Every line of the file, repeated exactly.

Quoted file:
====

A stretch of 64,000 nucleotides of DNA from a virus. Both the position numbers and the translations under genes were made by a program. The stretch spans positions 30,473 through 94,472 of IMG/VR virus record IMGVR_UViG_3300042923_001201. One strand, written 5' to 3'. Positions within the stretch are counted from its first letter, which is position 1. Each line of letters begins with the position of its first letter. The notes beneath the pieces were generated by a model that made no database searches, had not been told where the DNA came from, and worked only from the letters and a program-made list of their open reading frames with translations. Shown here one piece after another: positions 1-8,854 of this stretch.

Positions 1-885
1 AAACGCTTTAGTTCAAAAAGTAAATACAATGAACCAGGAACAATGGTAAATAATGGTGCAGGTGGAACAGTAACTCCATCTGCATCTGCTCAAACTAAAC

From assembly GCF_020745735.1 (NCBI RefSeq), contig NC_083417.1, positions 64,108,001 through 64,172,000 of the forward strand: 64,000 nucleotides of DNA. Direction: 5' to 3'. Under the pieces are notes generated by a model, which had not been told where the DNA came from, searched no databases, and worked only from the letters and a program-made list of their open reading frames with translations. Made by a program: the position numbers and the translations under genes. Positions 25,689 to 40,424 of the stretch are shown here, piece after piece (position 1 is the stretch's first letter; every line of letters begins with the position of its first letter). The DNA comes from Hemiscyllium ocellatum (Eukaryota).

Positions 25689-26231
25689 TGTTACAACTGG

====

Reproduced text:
A stretch of 64,000 nucleotides of DNA from a virus. Both the position numbers and the translations under genes were made by a program. The stretch spans positions 30,473 through 94,472 of IMG/VR virus record IMGVR_UViG_3300042923_001201. One strand, written 5' to 3'. Positions within the stretch are counted from its first letter, which is position 1. Each line of letters begins with the position of its first letter. The notes beneath the pieces were generated by a model that made no database searches, had not been told where the DNA came from, and worked only from the letters and a program-made list of their open reading frames with translations. Shown here one piece after another: positions 1-8,854 of this stretch.

Positions 1-885
1 AAACGCTTTAGTTCAAAAAGTAAATACAATGAACCAGGAACAATGGTAAATAATGGTGCAGGTGGAACAGTAACTCCATCTGCATCTGCTCAAACTAAAC

From assembly GCF_020745735.1 (NCBI RefSeq), contig NC_083417.1, positions 64,108,001 through 64,172,000 of the forward strand: 64,000 nucleotides of DNA. Direction: 5' to 3'. Under the pieces are notes generated by a model, which had not been told where the DNA came from, searched no databases, and worked only from the letters and a program-made list of their open reading frames with translations. Made by a program: the position numbers and the translations under genes. Positions 25,689 to 40,424 of the stretch are shown here, piece after piece (position 1 is the stretch's first letter; every line of letters begins with the position of its first letter). The DNA comes from Hemiscyllium ocellatum (Eukaryota).

Positions 25689-26231
25689 TGTTACAACTGG